Barclays didn’t have time on its side. Last July 10, Jim Renwick, the bank’s London-based chairman of equity capital markets for Europe, the Middle East and Africa, and Asia Pacific, got a surprise call from the board of directors. The U.K.’s Prudential Regulation Authority wanted Barclays to raise its leverage ratio — capital to total assets — from 2.2 percent to at least 3 percent by June 2014, one year earlier than anticipated; the regulator planned to announce that change on July 31, the day after the bank’s first-half results would be released.
Barclays turned to its own bankers for a £5.8 billion ($9.1 billion) rights issue and a $2 billion hybrid debt offering. Among the key players in the rights issue — the biggest capital raising by a U.K. bank since HSBC Holdings drummed up £12.5 billion four years earlier — was Renwick, an Australian who joined the firm in 2009 from UBS, where he was a vice chairman of investment banking. After the PRA caught it flat-footed, Barclays turned crisis into opportunity by getting its issue out the door before an expected flood of similar regional offerings in anticipation of 2014 stress tests as the European Central Bank takes over banking supervision.
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Renwick and a group of fellow Barclays senior executives led by then–finance director Christopher Lucas and treasurer Benoit de Vitry met quickly with joint corporate brokers Credit Suisse Group and Deutsche Bank. They agreed to guarantee the underwriting and announce the rights issue on July 30, the same day that Barclays would reveal a £12.8 billion hole in its balance sheet. The prospectus contained many legal disclosures. Among them: a warning that July and August earnings for Barclays’s investment bank would be “significantly below” those from the same period in 2012. To avoid having to call off the deal if the other banks balked at such risks, Renwick and company secured their agreement not to pull out.
Barclays said it would pay fees totaling 1.62 percent of the issue’s value, well below the 2.75 percent that HSBC had forked over for its 2009 rights offering but still a whopping $158 million. To soften up its brokers and spread risk, Barclays also signed up Bank of America and Citigroup as underwriters, knowing they would accept a low fee for the chance to work on the deal.
After the July 30 announcement, Barclays brought on nine additional banks to prevent any underwriter from holding more than 3 percent of its equity in a failed issue. And having published the prospectus on September 16, it further diluted risk by having its brokers offer subunderwriting, ultimately involving some 30 banks and 40 shareholders and institutional investors in the offering.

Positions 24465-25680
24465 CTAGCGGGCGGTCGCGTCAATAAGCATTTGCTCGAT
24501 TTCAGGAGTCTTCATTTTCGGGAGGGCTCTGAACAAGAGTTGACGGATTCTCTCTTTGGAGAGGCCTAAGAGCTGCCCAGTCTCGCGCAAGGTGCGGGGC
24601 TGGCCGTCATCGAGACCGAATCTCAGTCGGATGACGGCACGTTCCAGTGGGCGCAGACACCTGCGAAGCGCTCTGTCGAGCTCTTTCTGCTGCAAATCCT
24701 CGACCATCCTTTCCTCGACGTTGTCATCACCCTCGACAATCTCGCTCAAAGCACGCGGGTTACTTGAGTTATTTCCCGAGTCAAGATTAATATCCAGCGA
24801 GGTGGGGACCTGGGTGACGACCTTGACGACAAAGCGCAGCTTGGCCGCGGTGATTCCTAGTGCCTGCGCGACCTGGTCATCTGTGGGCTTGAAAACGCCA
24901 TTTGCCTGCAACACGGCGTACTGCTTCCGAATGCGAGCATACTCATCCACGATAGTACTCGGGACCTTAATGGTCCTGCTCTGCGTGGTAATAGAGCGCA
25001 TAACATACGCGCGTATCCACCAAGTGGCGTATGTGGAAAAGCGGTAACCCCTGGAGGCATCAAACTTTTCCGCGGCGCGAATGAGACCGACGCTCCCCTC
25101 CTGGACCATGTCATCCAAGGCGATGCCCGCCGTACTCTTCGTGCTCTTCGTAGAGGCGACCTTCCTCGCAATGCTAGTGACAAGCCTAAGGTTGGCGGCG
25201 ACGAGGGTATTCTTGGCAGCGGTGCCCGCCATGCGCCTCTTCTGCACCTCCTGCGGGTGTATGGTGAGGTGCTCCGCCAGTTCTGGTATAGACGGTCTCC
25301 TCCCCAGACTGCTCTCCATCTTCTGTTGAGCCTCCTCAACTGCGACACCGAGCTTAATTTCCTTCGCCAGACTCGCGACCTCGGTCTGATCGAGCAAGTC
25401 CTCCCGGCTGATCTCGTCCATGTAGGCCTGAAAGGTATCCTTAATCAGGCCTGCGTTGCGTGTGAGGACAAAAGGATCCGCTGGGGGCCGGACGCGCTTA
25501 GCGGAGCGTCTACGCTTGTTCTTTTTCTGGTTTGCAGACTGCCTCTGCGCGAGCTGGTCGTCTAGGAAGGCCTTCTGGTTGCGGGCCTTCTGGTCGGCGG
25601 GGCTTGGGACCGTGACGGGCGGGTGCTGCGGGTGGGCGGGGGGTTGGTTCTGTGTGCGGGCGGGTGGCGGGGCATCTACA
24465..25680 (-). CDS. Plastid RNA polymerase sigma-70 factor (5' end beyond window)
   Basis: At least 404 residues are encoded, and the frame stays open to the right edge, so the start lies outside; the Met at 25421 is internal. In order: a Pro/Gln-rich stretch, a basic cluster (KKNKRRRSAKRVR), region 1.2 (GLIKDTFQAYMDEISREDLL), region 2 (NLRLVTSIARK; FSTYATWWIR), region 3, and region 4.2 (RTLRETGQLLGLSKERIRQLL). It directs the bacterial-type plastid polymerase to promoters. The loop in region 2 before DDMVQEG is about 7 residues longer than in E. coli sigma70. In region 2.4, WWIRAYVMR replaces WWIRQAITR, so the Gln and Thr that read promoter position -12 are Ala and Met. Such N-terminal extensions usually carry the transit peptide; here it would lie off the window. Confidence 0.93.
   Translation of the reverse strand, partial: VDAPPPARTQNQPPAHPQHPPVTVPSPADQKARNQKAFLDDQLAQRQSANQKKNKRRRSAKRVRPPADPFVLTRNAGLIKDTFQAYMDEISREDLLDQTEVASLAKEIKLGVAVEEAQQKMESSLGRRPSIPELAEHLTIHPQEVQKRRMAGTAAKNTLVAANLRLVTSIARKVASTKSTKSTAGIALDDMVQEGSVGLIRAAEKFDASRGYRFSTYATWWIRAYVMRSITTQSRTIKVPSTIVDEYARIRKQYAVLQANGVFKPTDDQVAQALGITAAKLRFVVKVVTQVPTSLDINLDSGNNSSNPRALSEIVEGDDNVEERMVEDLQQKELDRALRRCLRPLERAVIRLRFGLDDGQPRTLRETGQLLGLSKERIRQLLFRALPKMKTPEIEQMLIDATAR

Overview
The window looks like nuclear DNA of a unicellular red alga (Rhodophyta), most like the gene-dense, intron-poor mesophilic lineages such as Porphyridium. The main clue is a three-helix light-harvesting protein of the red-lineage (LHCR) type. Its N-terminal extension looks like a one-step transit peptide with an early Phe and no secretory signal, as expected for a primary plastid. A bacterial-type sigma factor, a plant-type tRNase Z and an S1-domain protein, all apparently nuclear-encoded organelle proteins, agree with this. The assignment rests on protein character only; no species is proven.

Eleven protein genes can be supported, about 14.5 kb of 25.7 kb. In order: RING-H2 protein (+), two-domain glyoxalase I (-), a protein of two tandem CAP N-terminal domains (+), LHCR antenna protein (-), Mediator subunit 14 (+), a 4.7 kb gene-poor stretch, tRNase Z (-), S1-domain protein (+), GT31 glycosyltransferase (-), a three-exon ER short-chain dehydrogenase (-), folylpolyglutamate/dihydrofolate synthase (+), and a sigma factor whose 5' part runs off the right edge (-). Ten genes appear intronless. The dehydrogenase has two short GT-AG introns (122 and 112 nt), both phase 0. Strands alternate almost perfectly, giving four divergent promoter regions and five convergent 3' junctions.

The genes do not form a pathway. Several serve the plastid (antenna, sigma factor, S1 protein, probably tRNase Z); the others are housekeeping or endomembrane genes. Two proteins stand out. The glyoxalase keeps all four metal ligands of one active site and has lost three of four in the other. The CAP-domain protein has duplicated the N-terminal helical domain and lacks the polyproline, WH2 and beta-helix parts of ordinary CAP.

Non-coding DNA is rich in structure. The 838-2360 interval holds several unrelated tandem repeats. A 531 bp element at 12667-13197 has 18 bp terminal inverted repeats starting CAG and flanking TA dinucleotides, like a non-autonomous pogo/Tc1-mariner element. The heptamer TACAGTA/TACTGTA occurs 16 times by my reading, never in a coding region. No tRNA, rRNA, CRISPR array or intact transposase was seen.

Priced at 185 pence a share, a 35 percent discount to Barclays’s stock price before the announcement, the rights issue closed on October 4 and raised the equivalent of 15 percent of the bank’s £43.7 billion market capitalization. Existing Barclays shareholders snapped up almost 95 percent; book runners sold the rest for £463 million, at 268 pence a share.
On November 13 a Barclays team led by London-based managing director Steven Penketh priced $2 billion worth of perpetual subordinated contingent convertible bonds. The so-called coco bonds can convert to equity if the bank’s tier-1 capital ratio drops below 7 percent of risk-weighted assets. Barclays was one of the first global banks to issue tier-1 cocos to meet Basel III leverage rules and get in front of the new stress tests. After attracting $10 billion in investor demand, Barclays priced the debt offering at 8.25 percent.
($ Millions) *
|1||U.K. bank Barclays follows a £5.8 billion ($9.1 billion) rights issue with a $2 billion hybrid bond offering.||$1832|
|2||Warren Buffett’s Berkshire Hathaway and Brazilian investment firm 3G Capital pay $27.4 billion to take ketchup maker H.J. Heinz Co. private.||$97–107|
|3||U.S. telecom Verizon Communications agrees to give Vodafone $130 billion for the British carrier’s 45 percent stake in Verizon Wireless.||$93–103|
|4||Founder Michael Dell and Silver Lake Partners privatize U.S. computer maker Dell for $24.9 billion.1||$82–92|
|5||Brazilian phone company Oi and Portugal Telecom agree to a $15.7 billion tie-up under the former’s name.||$70–90|
|6||Cable giant Liberty Global buys the U.K.’s Virgin Media for $25.5 billion.||$882|
|7||Advertising firms Omnicom Group and Publicis Groupe agree to a $35 billion Franco-American merger of equals.||$50–70|
|8||Social media company Twitter launches a $2.1 billion initial public offering on the New York Stock Exchange.||$682|
|9||China’s Shuanghui International Holdings closes a $7 billion buyout of U.S. pork producer Smithfield Foods.||$51–61|
|10||iPhone maker Apple issues $17 billion worth of bonds.||$532|
|* Estimates unless otherwise noted. M&A totals only include advisory fees;|
debt and equity totals only include underwriting fees.
1 Deal value provided by Dell.
2 Publicly disclosed.
|Source: Thomson Reuters/Freeman Consulting Services.|